... trip, as a mark of the times, may be worth while. I got the furlough at 12.45. I was on the road at one, and I made that nineteen miles in five hours—some fast travel, that! I got to the depot about two minutes after six; the train actually ...
— From the Rapidan to Richmond and the Spottsylvania Campaign - A Sketch in Personal Narration of the Scenes a Soldier Saw • William Meade Dame

... muscular fingers deeply imbedded in the socket, while his right, clutching the long knife, was inflicting a series of stabs against the side of his adversary, now flashing high in the air, now gleaming under water, going up and down with all the measured regularity of a trip-hammer. ...
— The Ocean Waifs - A Story of Adventure on Land and Sea • Mayne Reid

... this story is found in the thrilling adventures of two cousins, Hermon and Eustace Hadley, on their trip across the island of Java, from Samarang to the Sacred Mountain. In a land where the Royal Bengal tiger, the rhinoceros, and other fierce beasts are to be met with, it is but natural that the heroes of this book ...
— Ralph Gurney's Oil Speculation • James Otis

... a trip to the northward till midnight, when we stood again to the southward; and at half an hour past six o'clock in the morning of the 14th, we were stopped by an immense field of low ice; to which we could see no end, ...
— A Voyage Towards the South Pole and Round the World, Volume 1 • James Cook

... been thinking things over.' His tone was serene, yet a little inquiring. He might have been thinking over some rather uncertain investment, or the planning of a rather exacting trip abroad. Yet Helen's intuition leaped at once to deeper significances. Looking out of the window at the lawn, bleached with dew, the trees, the distant autumnal uplands, while she quietly smoked her cigarette, it was as if her sub-consciousness, ...
— Franklin Kane • Anne Douglas Sedgwick

... place and said that there were some other trees that had originated there and that they were bearing. It is down in Virginia at the extreme western end and off the railroad and rather hard to get to. I thought possibly on my way home I would get there this trip. ...
— Northern Nut Growers Association Report of the Proceedings at the 13th Annual Meeting - Rochester, N.Y. September, 7, 8 and 9, 1922 • Various

... loads were very heavy at starting, the greater number of the horses carrying 200 pounds. The animals were not in very good condition; I got the horse I had formerly left here, Badger, the one whose pack had been on fire at the end of my last trip. I had decided to make a start upon this expedition from a place known as Ross's Water-hole in the Alberga Creek, at its junction with the Stevenson, the Alberga being one of the principal tributaries of the Finke. The position of Ross's Water-hole is in latitude 27 degrees 8' ...
— Australia Twice Traversed, The Romance of Exploration • Ernest Giles

... inspection, some of the victims waddle, some hurry; some look up and down nervously, others glance over the shoulder as if dreading to be apprehended; some turn red, others pale, according to complexion and temperament; some swing their arms, other trip on their gowns; some twitch the buttons of a glove, or tweak a flower or a jewel. Francesca rose superior to all these weaknesses, and I doubt if the Gallery of the Kings ever served as a background for anything lovelier or more high-bred than that untitled slip of a girl from 'the States.' Her trailing ...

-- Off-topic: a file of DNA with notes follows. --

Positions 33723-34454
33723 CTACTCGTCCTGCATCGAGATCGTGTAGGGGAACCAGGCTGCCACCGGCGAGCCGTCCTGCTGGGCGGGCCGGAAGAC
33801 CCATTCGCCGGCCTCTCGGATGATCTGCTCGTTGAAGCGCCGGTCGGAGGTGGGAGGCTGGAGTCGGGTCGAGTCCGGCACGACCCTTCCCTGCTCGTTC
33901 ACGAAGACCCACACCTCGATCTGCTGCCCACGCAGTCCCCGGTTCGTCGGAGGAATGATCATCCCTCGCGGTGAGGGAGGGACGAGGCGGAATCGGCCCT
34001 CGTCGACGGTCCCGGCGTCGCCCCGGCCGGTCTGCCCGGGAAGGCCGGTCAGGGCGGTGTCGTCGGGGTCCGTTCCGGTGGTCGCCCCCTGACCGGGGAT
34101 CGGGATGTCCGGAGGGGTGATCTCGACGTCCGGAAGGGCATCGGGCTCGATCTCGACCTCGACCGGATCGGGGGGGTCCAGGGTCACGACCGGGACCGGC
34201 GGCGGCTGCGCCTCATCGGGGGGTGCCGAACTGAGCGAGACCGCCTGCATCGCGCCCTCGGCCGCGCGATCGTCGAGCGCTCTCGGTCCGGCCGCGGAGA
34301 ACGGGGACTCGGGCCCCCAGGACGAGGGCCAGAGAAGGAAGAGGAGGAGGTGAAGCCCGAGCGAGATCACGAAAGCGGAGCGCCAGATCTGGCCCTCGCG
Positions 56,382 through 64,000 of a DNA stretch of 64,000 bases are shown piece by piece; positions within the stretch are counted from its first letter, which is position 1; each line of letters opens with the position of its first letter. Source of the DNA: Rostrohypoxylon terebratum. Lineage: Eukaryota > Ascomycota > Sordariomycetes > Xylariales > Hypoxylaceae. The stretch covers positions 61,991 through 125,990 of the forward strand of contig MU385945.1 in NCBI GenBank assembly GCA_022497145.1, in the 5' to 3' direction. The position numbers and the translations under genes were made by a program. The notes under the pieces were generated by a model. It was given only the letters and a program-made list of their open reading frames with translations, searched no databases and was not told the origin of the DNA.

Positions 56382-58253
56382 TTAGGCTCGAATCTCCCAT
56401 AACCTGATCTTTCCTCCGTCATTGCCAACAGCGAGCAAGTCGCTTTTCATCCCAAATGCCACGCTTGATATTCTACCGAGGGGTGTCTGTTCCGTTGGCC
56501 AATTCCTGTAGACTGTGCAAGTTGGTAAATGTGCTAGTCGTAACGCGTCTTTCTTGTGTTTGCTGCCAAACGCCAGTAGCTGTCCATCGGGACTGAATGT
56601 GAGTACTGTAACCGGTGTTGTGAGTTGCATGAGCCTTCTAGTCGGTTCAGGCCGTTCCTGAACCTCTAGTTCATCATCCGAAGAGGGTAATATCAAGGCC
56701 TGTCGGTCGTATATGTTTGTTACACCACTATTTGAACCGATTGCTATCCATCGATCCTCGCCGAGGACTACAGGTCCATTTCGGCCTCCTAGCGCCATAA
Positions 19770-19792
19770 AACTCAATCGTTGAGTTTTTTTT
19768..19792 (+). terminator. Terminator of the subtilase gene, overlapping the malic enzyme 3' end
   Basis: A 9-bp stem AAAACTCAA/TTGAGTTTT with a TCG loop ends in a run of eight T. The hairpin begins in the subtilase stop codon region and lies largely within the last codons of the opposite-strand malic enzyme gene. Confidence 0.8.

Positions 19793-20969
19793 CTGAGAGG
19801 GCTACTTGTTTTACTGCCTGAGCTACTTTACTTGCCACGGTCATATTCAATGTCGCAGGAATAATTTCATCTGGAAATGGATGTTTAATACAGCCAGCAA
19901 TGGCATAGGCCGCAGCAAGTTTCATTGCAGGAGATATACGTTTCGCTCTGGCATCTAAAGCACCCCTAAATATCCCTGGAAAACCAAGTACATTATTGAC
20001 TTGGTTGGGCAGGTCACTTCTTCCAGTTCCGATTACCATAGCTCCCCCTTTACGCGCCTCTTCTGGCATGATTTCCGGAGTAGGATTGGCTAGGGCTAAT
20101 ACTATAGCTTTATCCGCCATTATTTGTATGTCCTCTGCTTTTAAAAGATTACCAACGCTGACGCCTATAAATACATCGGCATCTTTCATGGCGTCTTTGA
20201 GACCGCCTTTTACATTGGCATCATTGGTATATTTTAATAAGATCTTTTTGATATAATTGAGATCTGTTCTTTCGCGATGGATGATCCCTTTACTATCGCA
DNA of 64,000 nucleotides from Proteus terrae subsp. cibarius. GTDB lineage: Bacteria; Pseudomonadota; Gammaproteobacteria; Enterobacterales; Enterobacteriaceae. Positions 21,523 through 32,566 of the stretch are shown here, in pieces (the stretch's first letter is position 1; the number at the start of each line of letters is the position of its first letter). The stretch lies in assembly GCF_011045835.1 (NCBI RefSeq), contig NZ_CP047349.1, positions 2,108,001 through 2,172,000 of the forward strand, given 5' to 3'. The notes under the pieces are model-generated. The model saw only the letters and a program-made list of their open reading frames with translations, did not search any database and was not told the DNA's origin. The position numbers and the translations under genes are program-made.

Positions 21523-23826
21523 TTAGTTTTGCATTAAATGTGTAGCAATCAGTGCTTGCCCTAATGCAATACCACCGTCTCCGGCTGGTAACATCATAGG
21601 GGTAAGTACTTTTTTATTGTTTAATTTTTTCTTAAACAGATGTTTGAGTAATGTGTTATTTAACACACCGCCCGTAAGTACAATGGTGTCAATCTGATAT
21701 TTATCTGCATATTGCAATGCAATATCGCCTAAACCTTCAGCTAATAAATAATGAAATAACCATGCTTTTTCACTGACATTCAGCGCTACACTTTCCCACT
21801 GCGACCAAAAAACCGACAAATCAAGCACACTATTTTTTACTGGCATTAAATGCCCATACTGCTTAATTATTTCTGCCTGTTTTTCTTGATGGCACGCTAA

— Penelope's Experiences in Scotland • Kate Douglas Wiggin

... their cabins at night to keep out evil spirits. There are regular professional man-witches among them, persons a little shrewder and more cunning than their fellows. The very ignorant believe in a sort of fetichism, so that when a boat starts on a sponge-fishing trip, the obeah man is called upon for some cooeperation and mysticism, to insure a successful return of the crew. The sponge fishermen have several hundred boats regularly licensed, and measuring on an average twenty tons each. On favorable ...
— Due South or Cuba Past and Present • Maturin M. Ballou

... Harrison is one of our friends. We have met him twice at General Cromwell's. He knows that we were sent from France by Monsieur Mazarin; he will consider us as brothers. Besides, is he not a butcher's son? Well, then, Porthos shall show him how to knock down an ox with a blow of the fist, and I how to trip up a bull by taking him by the horns. ...
— Twenty Years After • Alexandre Dumas, Pere

... stable-helps, and pleasure-seekers, the tableau would be aesthetically incomplete. And the daughter of the Reverend is quite as interesting as her large-hearted sire. She, too, has no prejudices (as instance, the little matrimonial trip to London); and when she has to part with her husband, on his departure (presumably en route to the Bermudas), she requires the vigorous assistance' of a large detachment of Her Majesty's Guards to support ...
— Punch, Or The London Charivari, Vol. 99., September 20, 1890 • Various